Lazarus Chigwandali is a person with albinism, releasing a professional album and the star of a documentary produced by US pop star Madonna.
Albinos are often targeted in brutal attacks in Malawi and other southern African countries because they have white skin due to a hereditary condition that causes lack of pigmentation.
Despite the risks, Chigwandali, 39, has been out in front of the public for years playing his upbeat tunes on a homemade banjo and a drum that he hits with a pedal operated by his right foot.
Chigwandali, who sings in the local Chichewa language, draws on his tough upbringing for his music, telling of constant harassment, suspicion and the threat of physical attack.
“Growing up, people didn’t want us being close to them because of our skin,” he told AFP.
‘Blows you away’
Chigwandali’s music stands out on its own — energetic with sharp vocals that catch everyone’s attention as they walk by.
Hugo, the Swedish producer, was so impressed by the video clip that he tracked down the Malawian busker and offered to record his music.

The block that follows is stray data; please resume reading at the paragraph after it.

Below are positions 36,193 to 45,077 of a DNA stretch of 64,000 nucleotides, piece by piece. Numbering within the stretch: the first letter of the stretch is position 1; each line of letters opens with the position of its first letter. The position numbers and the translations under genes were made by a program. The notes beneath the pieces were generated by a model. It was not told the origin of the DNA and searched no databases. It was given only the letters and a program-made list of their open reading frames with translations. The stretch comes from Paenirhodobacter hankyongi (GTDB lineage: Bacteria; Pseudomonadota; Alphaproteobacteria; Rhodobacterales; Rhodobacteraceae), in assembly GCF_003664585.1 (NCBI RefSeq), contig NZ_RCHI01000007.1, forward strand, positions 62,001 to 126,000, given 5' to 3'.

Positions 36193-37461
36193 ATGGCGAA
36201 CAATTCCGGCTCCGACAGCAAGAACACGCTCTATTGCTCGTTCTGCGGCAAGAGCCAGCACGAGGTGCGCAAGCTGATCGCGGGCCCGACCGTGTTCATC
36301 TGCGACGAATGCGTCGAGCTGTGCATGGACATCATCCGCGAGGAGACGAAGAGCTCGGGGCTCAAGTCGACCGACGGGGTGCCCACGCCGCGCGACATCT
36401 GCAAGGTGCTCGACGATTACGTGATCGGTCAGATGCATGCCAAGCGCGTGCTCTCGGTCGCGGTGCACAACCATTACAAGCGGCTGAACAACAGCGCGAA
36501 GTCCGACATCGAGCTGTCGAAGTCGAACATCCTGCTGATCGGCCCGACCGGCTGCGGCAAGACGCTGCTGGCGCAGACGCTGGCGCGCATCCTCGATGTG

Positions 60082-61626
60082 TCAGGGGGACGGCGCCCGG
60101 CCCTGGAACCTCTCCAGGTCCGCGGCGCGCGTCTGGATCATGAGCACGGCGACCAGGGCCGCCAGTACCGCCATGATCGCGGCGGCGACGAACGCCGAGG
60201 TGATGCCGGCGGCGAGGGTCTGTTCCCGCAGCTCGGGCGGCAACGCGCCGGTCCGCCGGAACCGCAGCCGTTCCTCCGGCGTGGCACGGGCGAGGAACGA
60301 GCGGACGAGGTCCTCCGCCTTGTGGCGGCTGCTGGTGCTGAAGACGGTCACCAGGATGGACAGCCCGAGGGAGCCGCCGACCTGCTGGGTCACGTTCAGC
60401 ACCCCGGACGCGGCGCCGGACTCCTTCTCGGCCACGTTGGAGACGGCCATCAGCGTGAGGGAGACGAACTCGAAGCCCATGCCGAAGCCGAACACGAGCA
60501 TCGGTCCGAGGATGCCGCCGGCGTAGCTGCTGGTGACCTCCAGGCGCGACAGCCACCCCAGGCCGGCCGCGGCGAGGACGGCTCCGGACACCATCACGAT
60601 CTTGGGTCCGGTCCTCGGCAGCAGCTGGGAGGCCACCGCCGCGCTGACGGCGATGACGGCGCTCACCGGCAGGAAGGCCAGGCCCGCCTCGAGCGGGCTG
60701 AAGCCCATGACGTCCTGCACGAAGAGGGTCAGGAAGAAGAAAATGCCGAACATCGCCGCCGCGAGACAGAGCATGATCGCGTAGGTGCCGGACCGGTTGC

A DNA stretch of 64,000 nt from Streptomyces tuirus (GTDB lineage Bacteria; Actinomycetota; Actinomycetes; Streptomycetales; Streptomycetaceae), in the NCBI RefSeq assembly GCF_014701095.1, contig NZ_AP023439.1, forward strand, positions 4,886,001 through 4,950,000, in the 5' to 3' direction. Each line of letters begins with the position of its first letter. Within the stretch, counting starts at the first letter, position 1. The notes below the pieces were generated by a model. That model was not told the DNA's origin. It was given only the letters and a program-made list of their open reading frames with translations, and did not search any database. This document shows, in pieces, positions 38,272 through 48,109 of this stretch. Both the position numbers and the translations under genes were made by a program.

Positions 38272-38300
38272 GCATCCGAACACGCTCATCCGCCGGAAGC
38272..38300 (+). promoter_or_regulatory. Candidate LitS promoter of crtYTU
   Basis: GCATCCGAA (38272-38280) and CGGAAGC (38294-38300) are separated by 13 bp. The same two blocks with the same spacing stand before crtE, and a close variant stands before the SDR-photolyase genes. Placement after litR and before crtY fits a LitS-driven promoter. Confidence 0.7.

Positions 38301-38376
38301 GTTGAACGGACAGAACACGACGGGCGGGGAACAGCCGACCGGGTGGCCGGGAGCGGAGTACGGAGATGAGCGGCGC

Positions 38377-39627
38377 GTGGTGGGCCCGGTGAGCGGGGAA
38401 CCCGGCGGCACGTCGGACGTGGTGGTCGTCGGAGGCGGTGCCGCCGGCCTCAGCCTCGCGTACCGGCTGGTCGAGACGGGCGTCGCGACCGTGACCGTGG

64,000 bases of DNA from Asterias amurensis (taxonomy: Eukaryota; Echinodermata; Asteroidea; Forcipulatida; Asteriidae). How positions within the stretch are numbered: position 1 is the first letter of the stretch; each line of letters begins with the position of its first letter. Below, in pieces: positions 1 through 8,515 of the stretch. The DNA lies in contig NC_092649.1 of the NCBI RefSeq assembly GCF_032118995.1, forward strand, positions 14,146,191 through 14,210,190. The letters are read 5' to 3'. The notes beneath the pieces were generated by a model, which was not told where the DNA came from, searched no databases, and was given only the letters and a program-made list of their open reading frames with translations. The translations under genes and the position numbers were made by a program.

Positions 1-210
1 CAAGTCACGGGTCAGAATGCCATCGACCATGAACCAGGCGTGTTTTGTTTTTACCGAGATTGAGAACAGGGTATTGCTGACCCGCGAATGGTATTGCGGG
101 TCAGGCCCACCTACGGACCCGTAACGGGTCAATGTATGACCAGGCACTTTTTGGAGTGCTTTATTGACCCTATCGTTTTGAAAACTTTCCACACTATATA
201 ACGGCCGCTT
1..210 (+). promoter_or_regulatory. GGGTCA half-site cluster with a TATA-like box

“A few golden times in life something blows you away in such an amazing way you just cry and laugh and shake your head,” Hugo said later on social media.
Ikponswa Ero, the UN’s chief expert on albinoism, told AFP that Chigwandali was playing a unique role in tackling prejudice against albinos.
And Malawi, one of the world’s poorest and most aid-dependent countries, has experienced a surge in violent attacks on people with albinoism.
In a report last year, Amnesty International said that since November 2014 there had been 148 crimes reported against people with albinoism, with at least 21 deaths.
For Chigwandali, he says his “recent status as a famous musician has made it difficult for me to be a target because I am more prominent. So, now I go to the village without the fear of being abducted.Follow and Subscribe Nyasa TV :